Making A High Quality Film On The Cheap With A Digital SLR
from the and-it-looks-pretty-good dept
A few years back at a Cato Institute conference on copyright, a guy from NBC Universal challenged me with the question of "how will we make $200 million movies?" if content is freely shared. As I noted at the time, that's really the wrong question. No one watching a movie cares about how much the movie costs. They just want to see a good movie. The question for a good filmmaker or producer or a studio should be "how do I make the best movie I can that will still be profitable?" Starting out with a "cost" means that you don't focus on ways to save money or contain costs. You focus on ways to spend up to those costs. That's backwards, and it's how you fail as a business.
Imagine if Dell or IBM or HP went around saying "but how can we profitably make $5,000 computers?" It's a silly question, and it doesn't get you to focus on things like reducing costs. And, it's important to note that technology keeps making the cost of making, distributing and promoting content cheaper. No, it's still not cheap to make movies, but you can make better and better films for less and less money these days.
Jim Harper (who, it should be noted, was the guy who invited me to that Cato event in the first place), reminds us of this with a blog post jokingly entitled How to Make a $200 Million Movie, but which actually shows how it's getting cheaper and cheaper to make a film these days. Specifically, he shows an amusing new short film from Futuristic Films, which looks pretty good and notes in the opening that the whole damn thing was shot with a Pentax K-7 DSLR, which you can find these days for around $800 or so:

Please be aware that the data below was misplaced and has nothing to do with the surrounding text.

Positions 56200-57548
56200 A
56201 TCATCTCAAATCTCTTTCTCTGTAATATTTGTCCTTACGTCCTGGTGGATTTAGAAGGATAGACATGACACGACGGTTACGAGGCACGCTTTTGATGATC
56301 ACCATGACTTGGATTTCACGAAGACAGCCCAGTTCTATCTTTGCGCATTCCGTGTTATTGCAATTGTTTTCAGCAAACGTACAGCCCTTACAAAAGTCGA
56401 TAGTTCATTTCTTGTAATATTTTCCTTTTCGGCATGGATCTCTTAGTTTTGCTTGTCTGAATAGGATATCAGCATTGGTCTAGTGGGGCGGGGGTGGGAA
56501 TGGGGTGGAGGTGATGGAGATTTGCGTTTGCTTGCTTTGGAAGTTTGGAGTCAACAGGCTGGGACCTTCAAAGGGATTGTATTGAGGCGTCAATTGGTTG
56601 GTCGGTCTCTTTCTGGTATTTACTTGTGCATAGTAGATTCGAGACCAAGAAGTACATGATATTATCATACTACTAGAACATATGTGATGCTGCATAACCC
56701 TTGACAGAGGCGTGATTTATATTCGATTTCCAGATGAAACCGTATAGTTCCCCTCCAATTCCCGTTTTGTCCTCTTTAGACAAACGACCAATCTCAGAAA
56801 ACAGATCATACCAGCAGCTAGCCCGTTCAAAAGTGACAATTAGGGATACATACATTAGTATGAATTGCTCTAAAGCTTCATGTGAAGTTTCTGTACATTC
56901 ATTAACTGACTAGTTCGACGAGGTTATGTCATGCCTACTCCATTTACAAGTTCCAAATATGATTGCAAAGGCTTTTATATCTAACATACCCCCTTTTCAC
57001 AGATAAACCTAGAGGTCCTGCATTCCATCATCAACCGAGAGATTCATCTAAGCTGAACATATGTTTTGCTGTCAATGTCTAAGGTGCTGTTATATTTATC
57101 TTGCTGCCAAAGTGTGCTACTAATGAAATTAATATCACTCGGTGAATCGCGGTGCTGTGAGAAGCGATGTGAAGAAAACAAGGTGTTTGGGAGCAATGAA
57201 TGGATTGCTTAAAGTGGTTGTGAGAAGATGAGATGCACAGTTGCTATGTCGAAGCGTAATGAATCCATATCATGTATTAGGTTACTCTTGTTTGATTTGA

After that he shows the following "making of" video that highlights how the fillmmakers were able to make such a film for very little money:
Now, no one will claim that the quality is equivalent to a $200 million movie. But it keeps getting better and better and better... at the same time that it's getting cheaper and cheaper and cheaper. Oh, and you might recognize the filmmakers in question. They're the same folks who made the movie Ink and then celebrated when a copy was leaked via BitTorrent, helping the film become incredibly popular, shooting way up IMDB's movie meter, making it (for a time) one of the 20 most popular films on the site, despite being a small indie production.
I would bet these guys aren't going around whining, "but how can we make a $200 million movie?"